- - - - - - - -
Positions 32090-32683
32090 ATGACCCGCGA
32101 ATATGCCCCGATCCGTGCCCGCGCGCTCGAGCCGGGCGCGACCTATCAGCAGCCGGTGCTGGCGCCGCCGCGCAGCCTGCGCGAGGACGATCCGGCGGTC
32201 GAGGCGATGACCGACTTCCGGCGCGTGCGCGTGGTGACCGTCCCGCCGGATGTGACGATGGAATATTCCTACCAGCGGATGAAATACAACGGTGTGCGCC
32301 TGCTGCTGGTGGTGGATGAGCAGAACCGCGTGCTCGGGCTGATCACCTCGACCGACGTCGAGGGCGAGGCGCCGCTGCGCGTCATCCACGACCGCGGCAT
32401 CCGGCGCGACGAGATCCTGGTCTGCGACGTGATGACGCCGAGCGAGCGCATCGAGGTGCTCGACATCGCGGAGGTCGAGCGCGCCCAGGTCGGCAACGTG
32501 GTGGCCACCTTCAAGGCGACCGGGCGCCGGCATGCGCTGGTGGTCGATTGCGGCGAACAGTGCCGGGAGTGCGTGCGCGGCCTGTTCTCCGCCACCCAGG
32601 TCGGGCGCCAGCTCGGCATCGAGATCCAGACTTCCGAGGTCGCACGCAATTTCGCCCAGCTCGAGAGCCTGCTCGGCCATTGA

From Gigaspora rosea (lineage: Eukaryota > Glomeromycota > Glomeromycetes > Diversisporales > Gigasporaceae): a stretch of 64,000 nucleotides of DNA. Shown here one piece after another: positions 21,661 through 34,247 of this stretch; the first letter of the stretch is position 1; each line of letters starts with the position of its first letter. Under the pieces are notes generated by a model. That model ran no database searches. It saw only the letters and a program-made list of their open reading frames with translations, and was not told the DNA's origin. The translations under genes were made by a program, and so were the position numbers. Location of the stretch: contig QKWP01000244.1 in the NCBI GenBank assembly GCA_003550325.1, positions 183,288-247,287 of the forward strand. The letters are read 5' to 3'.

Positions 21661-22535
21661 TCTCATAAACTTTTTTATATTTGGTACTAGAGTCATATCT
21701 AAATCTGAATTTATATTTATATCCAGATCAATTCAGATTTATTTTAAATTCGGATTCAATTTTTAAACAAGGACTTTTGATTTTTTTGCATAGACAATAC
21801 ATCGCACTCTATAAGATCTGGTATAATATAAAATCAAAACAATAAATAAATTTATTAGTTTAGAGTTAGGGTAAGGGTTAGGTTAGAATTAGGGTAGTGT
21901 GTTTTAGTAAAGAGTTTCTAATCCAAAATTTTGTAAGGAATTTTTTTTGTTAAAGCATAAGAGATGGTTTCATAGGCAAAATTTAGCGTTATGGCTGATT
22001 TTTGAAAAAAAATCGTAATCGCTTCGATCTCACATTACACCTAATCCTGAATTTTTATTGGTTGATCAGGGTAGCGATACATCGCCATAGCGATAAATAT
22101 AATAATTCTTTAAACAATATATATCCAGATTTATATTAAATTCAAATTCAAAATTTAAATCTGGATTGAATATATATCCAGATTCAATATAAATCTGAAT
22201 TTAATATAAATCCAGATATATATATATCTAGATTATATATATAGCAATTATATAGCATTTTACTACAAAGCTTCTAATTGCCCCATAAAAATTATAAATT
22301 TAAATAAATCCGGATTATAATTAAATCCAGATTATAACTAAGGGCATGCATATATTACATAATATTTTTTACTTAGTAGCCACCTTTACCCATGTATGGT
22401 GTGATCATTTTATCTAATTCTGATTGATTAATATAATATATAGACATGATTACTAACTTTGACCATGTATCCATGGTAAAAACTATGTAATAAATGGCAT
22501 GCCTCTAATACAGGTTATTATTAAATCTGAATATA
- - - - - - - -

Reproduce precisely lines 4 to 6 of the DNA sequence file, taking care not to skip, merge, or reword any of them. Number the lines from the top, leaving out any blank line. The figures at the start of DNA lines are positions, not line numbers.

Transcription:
32201 GAGGCGATGACCGACTTCCGGCGCGTGCGCGTGGTGACCGTCCCGCCGGATGTGACGATGGAATATTCCTACCAGCGGATGAAATACAACGGTGTGCGCC
32301 TGCTGCTGGTGGTGGATGAGCAGAACCGCGTGCTCGGGCTGATCACCTCGACCGACGTCGAGGGCGAGGCGCCGCTGCGCGTCATCCACGACCGCGGCAT
32401 CCGGCGCGACGAGATCCTGGTCTGCGACGTGATGACGCCGAGCGAGCGCATCGAGGTGCTCGACATCGCGGAGGTCGAGCGCGCCCAGGTCGGCAACGTG